Monday, July 9, 2018

One Meal a Day

I was priding myself on eating only one meal per day because it made life simple. It was frugal. It was nutritious, I made sure: vegetables and protein, some grains, fat, and fruit. Most importantly, it saved time and effort. I wasn't dieting; I needed that time in order to work more. Fewer dishes, less waste and less time spent cleaning up: One meal a day seemed ideal.

Then I realized a half-hour walk or a 40-minute yoga video or a 50-minute "senior" class at the rec center, or any exercise whatever, depleted me so I had to lie down soon after coming home, ears ringing and so exhausted I felt poisoned. Even thinking was an effort. At times two days passed before I summoned enough energy to do my job, or gussy up and go places. I sat instead of standing whenever I could. Craftily, I enrolled in an evening exercise class so I could go to bed soon afterward. I let myself sleep an hour longer. This helped a little.

The meal was at midday or a bit later. Clever me, making soup that'd last three days, and no-cook sandwiches or salad, and maybe yogurt and berries or chia-seed pudding. More than enough for someone who sits and writes all day. And coffee. A banana for a snack, or the white of a boiled egg, or 1.5 oz. of tuna on a Ry-Krisp (dangerously close to a meal). Pasta on Fridays only. Meanwhile I'm gulping vitamins and Tylenol, looking puzzled at perfect blood-test results, reading up on rare diseases (chronic fatigue? thyroid? cardiac? worse?), feeling weak, and reading message boards. What could be wrong with me?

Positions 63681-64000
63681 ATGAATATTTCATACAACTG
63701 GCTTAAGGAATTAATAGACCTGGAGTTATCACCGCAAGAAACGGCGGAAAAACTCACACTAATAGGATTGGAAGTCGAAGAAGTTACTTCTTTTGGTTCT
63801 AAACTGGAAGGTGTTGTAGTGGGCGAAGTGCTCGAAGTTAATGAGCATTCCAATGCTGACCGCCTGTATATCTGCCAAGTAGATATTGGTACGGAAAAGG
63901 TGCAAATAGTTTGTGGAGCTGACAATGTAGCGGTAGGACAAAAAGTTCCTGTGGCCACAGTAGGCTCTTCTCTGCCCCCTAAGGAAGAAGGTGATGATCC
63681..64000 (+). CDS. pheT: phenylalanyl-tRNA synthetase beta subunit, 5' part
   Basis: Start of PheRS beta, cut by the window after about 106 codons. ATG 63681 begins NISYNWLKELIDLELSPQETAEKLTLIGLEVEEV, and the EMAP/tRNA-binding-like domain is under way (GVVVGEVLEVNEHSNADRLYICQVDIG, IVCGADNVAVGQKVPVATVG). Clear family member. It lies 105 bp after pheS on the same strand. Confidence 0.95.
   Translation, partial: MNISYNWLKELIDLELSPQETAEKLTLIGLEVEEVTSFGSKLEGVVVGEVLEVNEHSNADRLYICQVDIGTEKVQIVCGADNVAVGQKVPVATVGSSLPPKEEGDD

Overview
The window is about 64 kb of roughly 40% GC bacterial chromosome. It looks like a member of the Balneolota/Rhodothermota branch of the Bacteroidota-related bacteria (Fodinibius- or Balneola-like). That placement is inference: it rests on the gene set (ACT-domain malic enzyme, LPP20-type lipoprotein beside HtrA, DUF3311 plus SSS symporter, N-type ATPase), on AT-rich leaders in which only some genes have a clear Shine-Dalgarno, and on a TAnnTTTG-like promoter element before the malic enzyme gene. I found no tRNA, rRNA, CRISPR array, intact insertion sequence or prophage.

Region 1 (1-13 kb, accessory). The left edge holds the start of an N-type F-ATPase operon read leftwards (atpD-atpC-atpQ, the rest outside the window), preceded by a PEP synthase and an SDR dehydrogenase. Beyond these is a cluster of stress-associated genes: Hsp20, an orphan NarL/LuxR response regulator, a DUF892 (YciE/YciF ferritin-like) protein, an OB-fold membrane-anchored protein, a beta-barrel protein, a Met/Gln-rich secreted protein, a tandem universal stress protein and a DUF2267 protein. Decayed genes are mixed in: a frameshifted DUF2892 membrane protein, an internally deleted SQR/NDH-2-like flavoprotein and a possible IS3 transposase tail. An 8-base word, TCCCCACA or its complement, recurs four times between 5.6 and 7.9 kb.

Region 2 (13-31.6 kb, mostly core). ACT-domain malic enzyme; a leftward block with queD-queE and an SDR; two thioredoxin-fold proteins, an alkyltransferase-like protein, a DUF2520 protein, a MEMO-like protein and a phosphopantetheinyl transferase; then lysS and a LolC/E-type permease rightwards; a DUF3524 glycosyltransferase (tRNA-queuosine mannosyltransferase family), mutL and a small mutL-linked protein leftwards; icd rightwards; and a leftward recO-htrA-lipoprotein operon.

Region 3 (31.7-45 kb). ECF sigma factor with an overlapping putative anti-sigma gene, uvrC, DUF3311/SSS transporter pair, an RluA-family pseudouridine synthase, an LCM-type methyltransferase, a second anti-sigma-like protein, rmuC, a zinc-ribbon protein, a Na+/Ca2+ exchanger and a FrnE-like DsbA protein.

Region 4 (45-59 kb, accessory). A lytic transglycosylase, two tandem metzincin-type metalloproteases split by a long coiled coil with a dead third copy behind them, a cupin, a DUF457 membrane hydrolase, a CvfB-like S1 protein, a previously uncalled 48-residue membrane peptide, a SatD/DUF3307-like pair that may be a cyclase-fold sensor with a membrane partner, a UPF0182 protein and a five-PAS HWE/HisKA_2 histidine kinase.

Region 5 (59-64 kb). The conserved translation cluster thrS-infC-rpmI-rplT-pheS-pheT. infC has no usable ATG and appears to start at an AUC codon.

Why could people much older than myself exercise daily while two sessions a week left me, like, paralyzed? Was this my metabolism? Genetics? Father Time telling me to "let myself go"?

As it turns out, you can't live and work and exercise without sufficient fuel. Exercise uses and then depletes glycogen (energy) stores. I had almost none stored because of chronic under-eating. When athletes deplete their glycogen they call it "hitting the wall," and it's like pulling the plug from an electrical appliance, you are that fatigued that suddenly. I was used to saying "I'm not that hungry" (true), "I hate dishes," and "I don't want to take the time." Needless to say I was not my cheery self, either. Yes, under-eating is a thing. Without glycogen your body eats your muscle tissue, and curves go flat, and whatever held you up fails to do so.